"Oh, if I could only win the lottery!" Wishful thinking is not a bad thing, but it is a poor substitute for determination and creativity. Results come not because of what we wish, but because of what we do with what we have. This is evident in the Jesus’ parable of the talents as related in Matthew 25.
It is important to say something about the context of this story. Coming as it does towards the end of Matthew’s Gospel, immediately preceding the events of Christ’s Passion, the parable forms one part of an extended line of teachings beginning at the start of chapter 24. In response to his disciples’ question about when the end of the world will come, he shifted their focus from trying to find some certainty of timing to being prepared at all times. Indeed, the pithy sayings and detailed parables that run through the end of chapter 25 were reminders to the disciples then—and to us now—that the role of the steward is one of intentional activity on behalf of the One who has entrusted us with gifts and called us to make wise investments with those gifts.
Now, investing is serious business! On my daily train home from New York City, I often overhear tales of frustration and woe from fellow commuters who find themselves at the mercy of the financial market’s volubility. Savvy investors know that there is no “sure thing.” They understand risk. Elsewhere in the Gospels, Jesus urges his followers to be as shrewd or savvy as serpents while at the same time remaining as innocent as doves. Followers of Christ know that their gifts, their time, their money, their lives are not really their own. They are not owners, but stewards, and one day they will have to account for how they invested all that with which God has entrusted them. Courageous Christians like Francis of Assisi, Dorothy Day, and Oscar Romero experienced firsthand the risks involved in following Christ…but they also acknowledged that the payoff in long-term investment in the Reign of God is worth all the risks, and so they made every word and every action count.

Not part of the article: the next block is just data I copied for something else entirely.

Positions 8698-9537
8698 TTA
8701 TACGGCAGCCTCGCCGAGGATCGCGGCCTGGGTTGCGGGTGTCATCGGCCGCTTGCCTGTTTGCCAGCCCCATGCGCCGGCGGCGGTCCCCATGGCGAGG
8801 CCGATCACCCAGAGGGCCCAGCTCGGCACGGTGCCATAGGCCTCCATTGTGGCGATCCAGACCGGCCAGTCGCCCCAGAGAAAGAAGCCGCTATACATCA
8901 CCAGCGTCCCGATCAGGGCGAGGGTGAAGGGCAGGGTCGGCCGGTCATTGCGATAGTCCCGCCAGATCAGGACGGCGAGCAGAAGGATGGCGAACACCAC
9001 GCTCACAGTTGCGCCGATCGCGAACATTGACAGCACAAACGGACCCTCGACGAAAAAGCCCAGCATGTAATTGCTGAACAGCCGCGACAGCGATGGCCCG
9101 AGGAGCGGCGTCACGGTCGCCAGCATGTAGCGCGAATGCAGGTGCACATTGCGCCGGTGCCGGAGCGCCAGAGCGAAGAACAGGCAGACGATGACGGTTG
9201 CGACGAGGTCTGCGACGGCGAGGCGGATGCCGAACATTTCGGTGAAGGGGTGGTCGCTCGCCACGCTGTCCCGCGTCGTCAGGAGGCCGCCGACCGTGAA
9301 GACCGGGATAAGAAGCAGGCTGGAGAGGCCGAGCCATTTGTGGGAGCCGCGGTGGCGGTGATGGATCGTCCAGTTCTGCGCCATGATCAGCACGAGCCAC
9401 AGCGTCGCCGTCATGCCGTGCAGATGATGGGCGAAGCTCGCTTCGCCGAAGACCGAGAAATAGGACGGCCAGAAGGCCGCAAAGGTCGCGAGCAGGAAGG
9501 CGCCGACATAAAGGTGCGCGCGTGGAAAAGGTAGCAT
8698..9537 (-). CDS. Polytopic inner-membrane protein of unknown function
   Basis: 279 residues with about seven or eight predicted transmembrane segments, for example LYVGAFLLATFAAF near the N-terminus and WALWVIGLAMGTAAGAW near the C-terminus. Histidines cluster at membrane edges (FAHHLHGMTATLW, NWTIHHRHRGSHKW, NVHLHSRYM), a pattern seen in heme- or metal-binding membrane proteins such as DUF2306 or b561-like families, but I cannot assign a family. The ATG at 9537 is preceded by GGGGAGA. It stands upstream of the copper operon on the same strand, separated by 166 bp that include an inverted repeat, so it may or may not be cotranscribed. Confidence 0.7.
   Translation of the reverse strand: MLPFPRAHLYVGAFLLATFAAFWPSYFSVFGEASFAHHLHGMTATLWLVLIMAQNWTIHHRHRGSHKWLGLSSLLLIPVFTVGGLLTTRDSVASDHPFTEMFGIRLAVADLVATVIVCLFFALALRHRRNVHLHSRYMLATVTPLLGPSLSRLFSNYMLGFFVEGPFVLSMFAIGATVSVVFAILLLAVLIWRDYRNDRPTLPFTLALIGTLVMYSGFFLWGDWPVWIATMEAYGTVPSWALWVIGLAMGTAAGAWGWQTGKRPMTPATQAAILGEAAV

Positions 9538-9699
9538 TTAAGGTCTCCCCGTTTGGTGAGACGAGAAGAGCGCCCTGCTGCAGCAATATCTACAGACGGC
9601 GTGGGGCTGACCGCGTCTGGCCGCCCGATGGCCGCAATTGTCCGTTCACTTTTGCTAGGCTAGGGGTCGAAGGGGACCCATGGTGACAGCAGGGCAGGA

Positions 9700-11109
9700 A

Returning to the parable of the talents, the first two stewards produced results. The third steward did not. The difference, according to Jesus, had to do with the respective reactions to fear.The first two were willing to take what they had been given and do something with it. They did not give into whatever fears they might have felt. They simply moved forward in faith and boldness. The third steward was paralyzed by his own fear. The fact that he did not even put the money in the bank where it could earn a very modest amount of interest shows how stuck he was. He literally buried what he had been given rather than take even a small chance.
One of this nation’s most celebrated speeches, offered during the bleakest days of the Great Depression, began by asserting that the “only thing we have to fear is fear itself.” It is a line that is, of course, almost universally familiar. The rest of President Roosevelt’s first inaugural address is far less well known, including his contention that the distress felt by many “comes from no failure of substance.” Indeed, he asserted, “we are stricken by no plague of locusts…plenty is at our doorstep, but a generous use of it languishes in the very sight of the supply.” During my time on the Board of The Episcopal Network for Stewardship, I was continually reminded that as Christians we must move from a position of scarcity to that of abundance. To make this transition is to move, as Paul said to the believers in Rome, from being “conformed to the patterns of this worldto being transformed by the renewing of the mind.” It is, in other words, an intentional decision of discipleship, not an inevitable result of circumstances.
So then, where do we make our investments? Into what do we pour our hearts and souls? The answer is found in the parable that follows the story of the talents, the final parable in this section of Jesus’ teachings. There, in the tale of the sheep and the goats, we learn that we are called to invest our time and energy and money in the lives of the people whom God brings before us, including as the Prayer Book says, “all those whom it would be easy to forget.“ Sometimes they are truly “the least of these,” hungry, sick, in prison. Sometimes they are our peers, our neighbors and coworkers, hungry in heart, soul-sick, and imprisoned in regret and guilt. We are called to be stewards not just of checkbooks and calendars, butof one another. Indeed, commitments of money and time will follow.
So, go and be bold, be creative, be determined, and most of all be stewards who know that it really is about the relationships to which God calls us and brings us, transformative relationships that, in turn, can transform the world more than any lottery ticket.
-- The Rev. Dr. C. K. Robertson is Canon to the Presiding Bishop and Distinguished Visiting Professor at The General Theological Seminary in New York. He has several published books, including "Transforming Stewardship" (Church Publishing).